- [ I shall/will
they will] – + infinitive without to
questions: shall/will I; will you, will he/she/it, etc.
negatives: I will/shall not you will not, etc.
contractions: I’ll, you’ll, he’lletc; shan’t, won’t.
In modern English, I shall and I will, we shall and we will are used with the same meaning to talk about the future. We prefer I will in promises and threats, and shall I in offers:
We say that things will happen when they are not already planned or obviously on the way.
- Who do you think will win on Saturday?
Tomorrow will be warm, with some cloud in the afternoon.
One day I shall/I will/l’ll be rich.
When I say that something is happening, or is going to happen in the future, I probably have outside evidence for what I say — for example I can show you a page in a diary, black’clouds in the sky, a person who is going to fall.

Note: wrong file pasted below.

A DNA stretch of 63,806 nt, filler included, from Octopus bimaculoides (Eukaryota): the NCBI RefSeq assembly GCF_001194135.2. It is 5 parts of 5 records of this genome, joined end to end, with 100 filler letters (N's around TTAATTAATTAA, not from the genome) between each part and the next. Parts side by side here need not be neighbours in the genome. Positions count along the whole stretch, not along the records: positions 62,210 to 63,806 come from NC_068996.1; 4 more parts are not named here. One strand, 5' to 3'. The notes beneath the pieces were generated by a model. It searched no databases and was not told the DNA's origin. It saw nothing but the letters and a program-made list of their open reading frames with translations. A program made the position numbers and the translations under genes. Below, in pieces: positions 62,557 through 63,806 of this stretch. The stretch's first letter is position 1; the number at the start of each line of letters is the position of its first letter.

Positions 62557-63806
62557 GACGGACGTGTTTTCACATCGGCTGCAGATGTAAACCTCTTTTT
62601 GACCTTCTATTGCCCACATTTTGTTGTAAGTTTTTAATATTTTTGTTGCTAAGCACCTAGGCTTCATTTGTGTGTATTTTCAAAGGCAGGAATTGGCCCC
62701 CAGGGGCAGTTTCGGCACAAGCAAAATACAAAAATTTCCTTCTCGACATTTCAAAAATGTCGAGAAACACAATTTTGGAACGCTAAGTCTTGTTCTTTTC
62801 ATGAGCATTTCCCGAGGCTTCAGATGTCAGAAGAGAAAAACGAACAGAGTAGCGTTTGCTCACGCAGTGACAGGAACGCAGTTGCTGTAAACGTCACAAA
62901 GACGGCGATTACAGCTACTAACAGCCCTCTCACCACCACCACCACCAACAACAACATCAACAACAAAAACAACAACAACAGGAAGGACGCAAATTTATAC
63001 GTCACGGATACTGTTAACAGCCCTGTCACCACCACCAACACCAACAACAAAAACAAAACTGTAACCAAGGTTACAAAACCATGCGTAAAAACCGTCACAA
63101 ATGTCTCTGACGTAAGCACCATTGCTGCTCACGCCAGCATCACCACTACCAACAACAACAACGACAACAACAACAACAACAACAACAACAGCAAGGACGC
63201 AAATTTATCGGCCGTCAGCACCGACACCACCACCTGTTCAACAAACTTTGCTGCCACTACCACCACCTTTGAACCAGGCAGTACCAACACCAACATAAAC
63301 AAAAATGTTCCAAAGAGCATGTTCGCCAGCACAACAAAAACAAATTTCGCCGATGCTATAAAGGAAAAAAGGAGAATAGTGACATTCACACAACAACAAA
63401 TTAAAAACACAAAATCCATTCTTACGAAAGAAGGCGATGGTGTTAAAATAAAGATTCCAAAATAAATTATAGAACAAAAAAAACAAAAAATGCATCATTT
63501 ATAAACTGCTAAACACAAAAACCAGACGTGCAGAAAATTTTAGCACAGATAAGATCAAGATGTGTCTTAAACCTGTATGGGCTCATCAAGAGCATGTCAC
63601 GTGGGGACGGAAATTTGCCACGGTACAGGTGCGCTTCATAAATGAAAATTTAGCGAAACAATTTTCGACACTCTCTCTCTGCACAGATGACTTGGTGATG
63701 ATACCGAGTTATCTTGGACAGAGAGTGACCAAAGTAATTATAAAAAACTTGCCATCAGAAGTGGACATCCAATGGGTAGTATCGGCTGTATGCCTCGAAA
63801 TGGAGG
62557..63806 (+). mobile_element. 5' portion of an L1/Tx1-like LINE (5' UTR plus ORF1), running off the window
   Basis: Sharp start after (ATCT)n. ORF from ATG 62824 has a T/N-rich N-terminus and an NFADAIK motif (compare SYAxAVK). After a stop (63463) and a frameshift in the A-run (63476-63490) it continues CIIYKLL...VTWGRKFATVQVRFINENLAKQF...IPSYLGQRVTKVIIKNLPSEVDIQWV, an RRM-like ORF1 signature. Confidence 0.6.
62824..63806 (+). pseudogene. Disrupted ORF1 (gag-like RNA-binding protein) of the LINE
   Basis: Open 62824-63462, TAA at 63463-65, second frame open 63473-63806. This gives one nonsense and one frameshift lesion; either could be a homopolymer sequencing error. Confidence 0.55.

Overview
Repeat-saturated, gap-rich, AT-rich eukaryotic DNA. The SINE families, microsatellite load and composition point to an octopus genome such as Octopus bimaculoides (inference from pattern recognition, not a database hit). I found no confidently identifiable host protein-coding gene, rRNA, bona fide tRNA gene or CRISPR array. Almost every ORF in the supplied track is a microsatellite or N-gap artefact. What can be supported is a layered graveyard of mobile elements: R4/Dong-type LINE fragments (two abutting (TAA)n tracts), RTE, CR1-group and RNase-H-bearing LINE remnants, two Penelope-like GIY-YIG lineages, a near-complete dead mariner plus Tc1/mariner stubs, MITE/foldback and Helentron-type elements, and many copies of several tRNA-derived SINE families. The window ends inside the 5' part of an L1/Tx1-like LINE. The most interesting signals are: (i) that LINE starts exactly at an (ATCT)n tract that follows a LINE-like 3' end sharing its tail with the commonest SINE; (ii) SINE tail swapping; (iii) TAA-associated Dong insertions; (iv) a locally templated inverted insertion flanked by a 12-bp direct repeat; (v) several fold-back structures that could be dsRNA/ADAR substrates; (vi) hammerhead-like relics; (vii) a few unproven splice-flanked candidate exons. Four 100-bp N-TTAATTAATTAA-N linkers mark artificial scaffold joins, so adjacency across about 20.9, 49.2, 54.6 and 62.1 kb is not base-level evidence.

When I say that something will happen, I do not have outside evidence to show you. i am telling you what I know, or believe, or have calculated and I am asking you to believe what I say. Compare:
He’s not very good. He’s going to fall.
I reckon it’ll cost about The builder’s just sent his estimate.
£7,000 to repair the roof. It’s going to cost £9,000 to repair the roof.